Paper Surgery

Besides the good old hobby knife, there are cut paper artists using scalpel. I had not cut with scalpel before but am cutting a new piece with it now. Someone sent me the surgical scalpel with Zirconium Nitride coating on the #11 blade, the same coating that makes the blade sharper and stays sharp longer.

After cutting with it for a couple of hours last night, it felt extremely sharp I must say and I have not switched to a new blade so far. The blade and scalpel are designed for surgeons but who is to say I am not one? I just operate on paper.

Surgical scalpel and blade

Surgical scalpel and Zirconium Nitride #11 blade

* model names and numbers on scalpel and blade have been digitally removed.

New X-Acto #11 Blade Coated With…

Zirconium Nitride.

When was the last time the #11 blade made an improvement? I have been using the same one made of carbon or stainless steel since I was a kid. The Z series blade, as X-Acto named it, is probably the biggest change in a long time.

The Zirconium Nitride coating is on the grind and hone of the blade. According to X-Acto’s project engineer I spoke with, the coated blade is at least 4 times sharper and stays sharper minimum 6 times longer than a regular blade. Its performance has been consistent when tested against copy paper, cardboard, balsa wood, and many other materials.

Here’s a picture I took comparing the Z series blade with the regular variety. Because the coating is only on the grind and hone and not on the body of the blade, it allows the blade to bend but not snap if/when under too much pressure and therefore is safer to use.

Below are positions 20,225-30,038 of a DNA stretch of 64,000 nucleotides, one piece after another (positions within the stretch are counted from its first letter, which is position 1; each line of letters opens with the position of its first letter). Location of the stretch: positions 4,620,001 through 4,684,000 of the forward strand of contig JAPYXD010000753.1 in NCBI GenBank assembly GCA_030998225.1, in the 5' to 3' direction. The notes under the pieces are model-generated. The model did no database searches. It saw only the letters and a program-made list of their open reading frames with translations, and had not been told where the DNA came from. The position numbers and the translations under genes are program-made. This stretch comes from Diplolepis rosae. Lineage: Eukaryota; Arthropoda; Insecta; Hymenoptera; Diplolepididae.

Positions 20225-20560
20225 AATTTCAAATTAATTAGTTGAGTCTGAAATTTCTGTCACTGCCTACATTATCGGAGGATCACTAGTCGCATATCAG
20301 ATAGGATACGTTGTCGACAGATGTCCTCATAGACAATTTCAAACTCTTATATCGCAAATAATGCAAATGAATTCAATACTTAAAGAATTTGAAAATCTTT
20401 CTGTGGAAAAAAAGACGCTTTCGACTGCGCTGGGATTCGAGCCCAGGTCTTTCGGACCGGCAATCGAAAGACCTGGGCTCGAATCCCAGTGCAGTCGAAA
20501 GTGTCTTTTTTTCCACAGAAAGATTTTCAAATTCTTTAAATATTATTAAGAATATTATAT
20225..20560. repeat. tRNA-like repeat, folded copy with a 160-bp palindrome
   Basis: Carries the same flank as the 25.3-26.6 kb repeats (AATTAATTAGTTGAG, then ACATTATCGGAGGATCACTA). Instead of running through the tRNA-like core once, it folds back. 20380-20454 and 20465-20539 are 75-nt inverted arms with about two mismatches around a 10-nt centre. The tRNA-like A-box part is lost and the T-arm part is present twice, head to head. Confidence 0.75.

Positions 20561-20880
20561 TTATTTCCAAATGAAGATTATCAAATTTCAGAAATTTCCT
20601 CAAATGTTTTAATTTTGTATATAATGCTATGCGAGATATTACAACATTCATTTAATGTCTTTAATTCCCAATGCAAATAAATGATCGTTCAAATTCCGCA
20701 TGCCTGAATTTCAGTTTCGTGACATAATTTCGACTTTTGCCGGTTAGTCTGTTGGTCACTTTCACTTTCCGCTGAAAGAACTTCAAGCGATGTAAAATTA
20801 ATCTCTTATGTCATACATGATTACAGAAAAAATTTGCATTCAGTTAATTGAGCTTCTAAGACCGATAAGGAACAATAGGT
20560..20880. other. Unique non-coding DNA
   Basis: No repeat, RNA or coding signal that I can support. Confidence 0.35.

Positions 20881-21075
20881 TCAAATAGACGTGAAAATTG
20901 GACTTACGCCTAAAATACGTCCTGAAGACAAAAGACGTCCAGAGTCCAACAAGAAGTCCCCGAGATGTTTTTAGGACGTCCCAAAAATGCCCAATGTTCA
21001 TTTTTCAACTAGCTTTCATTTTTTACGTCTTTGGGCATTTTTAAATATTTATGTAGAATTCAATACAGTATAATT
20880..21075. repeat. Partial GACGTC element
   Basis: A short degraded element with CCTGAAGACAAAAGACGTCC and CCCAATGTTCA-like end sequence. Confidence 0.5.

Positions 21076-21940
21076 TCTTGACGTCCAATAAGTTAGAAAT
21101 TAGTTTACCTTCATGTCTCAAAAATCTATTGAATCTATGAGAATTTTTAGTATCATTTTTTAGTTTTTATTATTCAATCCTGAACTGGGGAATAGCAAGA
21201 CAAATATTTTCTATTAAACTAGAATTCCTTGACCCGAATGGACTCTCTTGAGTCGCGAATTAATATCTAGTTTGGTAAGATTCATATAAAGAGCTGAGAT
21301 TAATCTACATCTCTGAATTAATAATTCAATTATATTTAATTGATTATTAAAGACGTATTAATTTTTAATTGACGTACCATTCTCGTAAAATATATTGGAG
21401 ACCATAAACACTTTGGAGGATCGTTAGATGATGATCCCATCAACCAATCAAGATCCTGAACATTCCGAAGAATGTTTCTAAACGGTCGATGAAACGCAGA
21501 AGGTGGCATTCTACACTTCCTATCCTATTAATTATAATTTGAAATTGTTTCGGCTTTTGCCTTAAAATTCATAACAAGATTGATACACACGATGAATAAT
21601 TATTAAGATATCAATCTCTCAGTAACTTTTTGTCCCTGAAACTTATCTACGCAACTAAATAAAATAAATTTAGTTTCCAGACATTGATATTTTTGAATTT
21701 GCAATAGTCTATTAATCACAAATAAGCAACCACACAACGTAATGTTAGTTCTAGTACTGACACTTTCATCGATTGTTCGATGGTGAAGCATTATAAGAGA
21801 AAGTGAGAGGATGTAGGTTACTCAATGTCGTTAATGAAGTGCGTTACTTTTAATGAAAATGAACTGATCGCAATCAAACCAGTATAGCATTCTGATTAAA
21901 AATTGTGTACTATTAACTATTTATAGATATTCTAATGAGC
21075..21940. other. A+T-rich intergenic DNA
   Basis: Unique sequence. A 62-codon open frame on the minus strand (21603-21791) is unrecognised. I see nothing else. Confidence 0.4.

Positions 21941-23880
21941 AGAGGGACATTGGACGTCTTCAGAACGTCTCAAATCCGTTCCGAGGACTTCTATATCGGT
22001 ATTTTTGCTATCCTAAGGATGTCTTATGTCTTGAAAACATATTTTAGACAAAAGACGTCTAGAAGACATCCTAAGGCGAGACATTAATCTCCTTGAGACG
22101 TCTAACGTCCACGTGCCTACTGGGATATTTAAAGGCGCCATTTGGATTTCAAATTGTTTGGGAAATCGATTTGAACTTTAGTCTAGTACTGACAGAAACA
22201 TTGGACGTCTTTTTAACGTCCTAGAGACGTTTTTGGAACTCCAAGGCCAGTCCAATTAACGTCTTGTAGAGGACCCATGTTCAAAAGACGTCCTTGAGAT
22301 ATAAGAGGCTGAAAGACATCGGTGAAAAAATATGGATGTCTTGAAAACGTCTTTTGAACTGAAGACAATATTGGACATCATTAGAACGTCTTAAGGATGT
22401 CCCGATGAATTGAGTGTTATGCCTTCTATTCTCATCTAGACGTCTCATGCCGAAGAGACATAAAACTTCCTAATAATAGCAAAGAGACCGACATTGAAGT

Click to see larger image:

Blade comparison

#11 Blade comparison

Zirconium Nitride is a hard ceramic. When applied using the PVD process (physical vapor deposition) done in vacuum chamber, it is usually coated onto metal surfaces for heavy use and wear including drill bits and medical devices, according to Wikipedia. The new #11 blade uses the same process.

I did a quick test cutting a small pattern using the Z series blade the other day. I cut a small pattern on one sheet of rice paper with silk backing, the same variety I typically use for my works. I didn’t feel that it cut any sharper than the regular variety. I have not used it to cut thicker or harder materials. The new blade looks different and has a slight golden sheen. To give a fair assessment, I will have to use the Z series blade longer and make more cuts to test its longevity and sharpness.

As a cut paper artist using lots of blades, I am excited about a longer and sharper blade that could be more cost-effective and environmental friendly. The project engineer said that the Z series blade is more expensive (guessing 20-30%) than the regular variety. It will launch in North America in September, 2011.

New Book Inclusions

In the News Today – “Paper Streets” Solo Show in Pittsburgh Post-Gazette

Article by Mary Thomas, art critic of Pittsburgh’s Post-Gazette, click image to read the online edition:

Paper-cut artworks offer perspectives on Pittsburgh

Post-Gazette Article on my current solo exhibition "Paper Streets," May 11, 2011